The holidays signal the peak shopping season for both brick and mortar shops and online retailers. This year’s sales are predicted to bring in $682 billion for US retailers alone. Specific sales days such as Black Friday and Cyber Monday generally signal the kick off of the US’s peak shopping season, and are gaining popularity in Europe, but in certain countries such as France and Italy it is the January sales that are part of the culture and account for a big portion of retail activity.
While traditional retailers have been under pressure from online retail growth, declining inflation and improved employment numbers in the EU member states combine to predict net growth in stationary retail this year. Even in post Brexit UK, Oxford Street in London is still the busiest shopping street in Europe, boasting 500,000 pedestrians per day. Clearly people are still shopping in person, and wherever you live, it’s nearing the time of year to shop.
But as the holiday shopping season approaches, we also need to brace for more retail focused cyberattacks from Point Of Sale (POS) malware attacks to retail and bank account takeovers. POS breaches will be one of the top most likely threats, and will be the number one most threatening in terms of potential severity, according to Booz Allen’s Cyber4Sight 2017 Peak Retail Season Special Report.
Booz Allen also identified compromised payment card data for sale on Joker’s Stash, one of the most popular and frequently restocked underground marketplaces. According to the report, “In many cases, the time span between POS compromise and data exfiltration may be weeks or months in length, suggesting that retailers anticipating potential attacks during peak retail season should expect initial stages of POS malware infections to occur in advance of the busy retail period.”
At this moment it is highly likely that more than a few POS systems have been hacked and are home to malware that is residing undetected, waiting to strike or quietly collecting information and exfiltrating the data of holiday shoppers.
POS Systems Under Attack
Since the start of this year, POS systems have been under siege from LockPos/FlokiBot, MajikPOS, AlinaPOS, and JackPOS, to name a few. There’s no mystery to the reason – POS systems are a key part of a retailer’s transaction process. They provide an access point through which cybercriminals can access and steal customers’ payment information, making them attractive targets for malicious hackers.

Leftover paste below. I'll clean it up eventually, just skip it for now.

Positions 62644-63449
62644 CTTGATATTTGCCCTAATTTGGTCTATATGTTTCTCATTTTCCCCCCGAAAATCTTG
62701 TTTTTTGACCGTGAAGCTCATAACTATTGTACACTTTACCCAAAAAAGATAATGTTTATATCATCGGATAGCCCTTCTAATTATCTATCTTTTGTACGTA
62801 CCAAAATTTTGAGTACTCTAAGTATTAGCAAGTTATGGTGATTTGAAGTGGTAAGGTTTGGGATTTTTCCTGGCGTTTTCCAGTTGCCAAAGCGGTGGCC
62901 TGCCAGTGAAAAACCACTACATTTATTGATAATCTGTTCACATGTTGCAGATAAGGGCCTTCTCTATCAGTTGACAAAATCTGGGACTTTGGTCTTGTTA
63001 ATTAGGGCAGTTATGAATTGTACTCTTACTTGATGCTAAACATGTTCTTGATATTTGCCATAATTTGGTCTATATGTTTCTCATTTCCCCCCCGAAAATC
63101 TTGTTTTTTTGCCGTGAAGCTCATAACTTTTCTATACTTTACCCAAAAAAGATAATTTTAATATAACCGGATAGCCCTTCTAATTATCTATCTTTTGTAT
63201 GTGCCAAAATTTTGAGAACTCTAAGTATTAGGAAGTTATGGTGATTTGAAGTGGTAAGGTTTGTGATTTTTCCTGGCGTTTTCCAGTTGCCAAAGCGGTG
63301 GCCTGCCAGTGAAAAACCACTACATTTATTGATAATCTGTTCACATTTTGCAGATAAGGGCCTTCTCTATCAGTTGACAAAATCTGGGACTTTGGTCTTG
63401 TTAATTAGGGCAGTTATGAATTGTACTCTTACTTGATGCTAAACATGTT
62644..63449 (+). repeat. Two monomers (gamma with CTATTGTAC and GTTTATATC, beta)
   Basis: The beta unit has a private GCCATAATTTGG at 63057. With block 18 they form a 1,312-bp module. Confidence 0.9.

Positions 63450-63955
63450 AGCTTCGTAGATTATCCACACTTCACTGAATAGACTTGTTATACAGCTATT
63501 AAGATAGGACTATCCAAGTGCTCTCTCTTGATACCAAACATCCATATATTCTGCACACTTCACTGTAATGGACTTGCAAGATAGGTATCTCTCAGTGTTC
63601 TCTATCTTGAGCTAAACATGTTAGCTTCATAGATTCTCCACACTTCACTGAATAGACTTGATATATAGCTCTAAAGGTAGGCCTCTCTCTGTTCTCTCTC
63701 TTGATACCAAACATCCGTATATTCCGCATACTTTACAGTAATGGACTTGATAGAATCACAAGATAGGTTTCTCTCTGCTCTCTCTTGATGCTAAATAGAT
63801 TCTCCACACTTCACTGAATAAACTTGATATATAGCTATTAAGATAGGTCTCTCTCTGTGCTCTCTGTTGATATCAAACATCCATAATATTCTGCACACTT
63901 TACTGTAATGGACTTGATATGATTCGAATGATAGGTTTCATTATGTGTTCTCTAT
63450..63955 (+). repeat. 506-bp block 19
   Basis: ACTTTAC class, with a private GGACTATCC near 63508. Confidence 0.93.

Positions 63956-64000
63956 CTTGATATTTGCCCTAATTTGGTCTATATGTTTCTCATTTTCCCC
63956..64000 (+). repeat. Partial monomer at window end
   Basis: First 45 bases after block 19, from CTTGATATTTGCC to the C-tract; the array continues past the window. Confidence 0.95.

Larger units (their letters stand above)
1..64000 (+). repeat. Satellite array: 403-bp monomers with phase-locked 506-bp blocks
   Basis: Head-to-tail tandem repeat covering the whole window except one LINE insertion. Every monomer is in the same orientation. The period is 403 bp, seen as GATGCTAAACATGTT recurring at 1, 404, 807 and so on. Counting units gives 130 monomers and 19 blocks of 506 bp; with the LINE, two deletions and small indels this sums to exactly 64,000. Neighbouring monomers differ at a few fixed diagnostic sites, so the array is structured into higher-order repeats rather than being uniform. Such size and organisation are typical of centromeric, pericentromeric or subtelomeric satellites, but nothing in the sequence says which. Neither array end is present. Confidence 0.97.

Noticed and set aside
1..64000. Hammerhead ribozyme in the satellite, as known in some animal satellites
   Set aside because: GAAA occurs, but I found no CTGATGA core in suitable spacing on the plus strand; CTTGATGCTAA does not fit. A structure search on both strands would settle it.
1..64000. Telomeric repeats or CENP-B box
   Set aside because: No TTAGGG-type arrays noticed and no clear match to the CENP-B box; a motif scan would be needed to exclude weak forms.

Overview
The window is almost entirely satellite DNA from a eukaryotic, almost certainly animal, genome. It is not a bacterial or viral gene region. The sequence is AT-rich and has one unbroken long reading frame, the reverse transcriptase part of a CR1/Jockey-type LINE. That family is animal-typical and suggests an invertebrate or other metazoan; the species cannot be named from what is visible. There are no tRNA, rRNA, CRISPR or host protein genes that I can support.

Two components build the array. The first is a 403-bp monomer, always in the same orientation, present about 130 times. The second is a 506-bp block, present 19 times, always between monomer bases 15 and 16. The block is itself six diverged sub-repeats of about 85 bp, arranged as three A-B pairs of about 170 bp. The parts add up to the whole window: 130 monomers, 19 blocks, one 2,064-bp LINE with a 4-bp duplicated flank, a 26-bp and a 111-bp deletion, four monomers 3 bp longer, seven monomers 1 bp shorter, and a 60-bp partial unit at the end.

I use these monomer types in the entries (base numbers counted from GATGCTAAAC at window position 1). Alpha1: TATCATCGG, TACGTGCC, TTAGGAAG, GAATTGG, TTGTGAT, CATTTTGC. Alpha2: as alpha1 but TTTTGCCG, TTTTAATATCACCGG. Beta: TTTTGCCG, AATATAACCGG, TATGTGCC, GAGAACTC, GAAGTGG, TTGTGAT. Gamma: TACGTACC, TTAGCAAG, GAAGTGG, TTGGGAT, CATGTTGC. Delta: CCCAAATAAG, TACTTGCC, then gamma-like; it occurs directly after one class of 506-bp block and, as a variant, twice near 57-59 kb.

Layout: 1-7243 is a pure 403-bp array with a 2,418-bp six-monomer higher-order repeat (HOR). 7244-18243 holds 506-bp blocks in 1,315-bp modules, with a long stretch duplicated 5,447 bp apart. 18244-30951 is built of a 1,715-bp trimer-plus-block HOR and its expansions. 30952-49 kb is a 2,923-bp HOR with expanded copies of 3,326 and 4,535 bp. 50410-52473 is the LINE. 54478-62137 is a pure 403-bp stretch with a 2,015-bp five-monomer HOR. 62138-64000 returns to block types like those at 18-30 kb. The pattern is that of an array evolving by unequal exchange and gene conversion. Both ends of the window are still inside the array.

Over the past couple of years the POS systems that support the operations of hotels and retail operations have been demonstrated to be a weak spot in cybersecurity. In the past year alone high-profile attacks on retailers Brooks Brothers and KMart (for the second time in 3 years), food services including Avanti Kiosks, Whole Foods, Chipotle, Wendy’s, Arby’s, Shoney’s, Sonic, and hotels including Intercontinental Hotel Group and Trump Hotels have all exposed customer financial information.
The 2015 hack of the Hilton hotels (Hilton Domestic Operating Company) recently resulted in a settlement of $700,000 to the states of NY and Vermont for not practicing reasonable data security and failing to provide customers with timely notification of the breach. In light of recent breaches, it’s safe to assume this trend is likely to increase if it can be proven that insufficient security measures were in place to prevent the breach.
Retailers would be advised to start taking proactive steps from to hunt down malware that’s residing undetected. If you have not already embraced threat hunting, now is the time. Hackers are actively targeting and breaching retail operations as we speak, ready to strike as the holiday shopping gets underway.
Today’s detection methods and technologies are predominantly focused on the real-time prevention and detection of attacks through 24/7 monitoring. That’s effective defense, however some malicious attacks penetrate these defenses and get through and dwell unknown. What is missing are processes and technology that address detection of adversaries and threats that are residing undetected on endpoints.
An excellent start is to use a scalable solution like Infocyte HUNT that can be used by your own security or IT teams to sweep endpoints, including POS systems, looking for malware and APTs that are hiding on endpoints right now. Once found, these threats can be quickly neutralized.
Don’t wait to be breached, or even worse to be told that you’ve been breached by angry customers. Find out if your endpoints are compromised with Infocyte HUNT.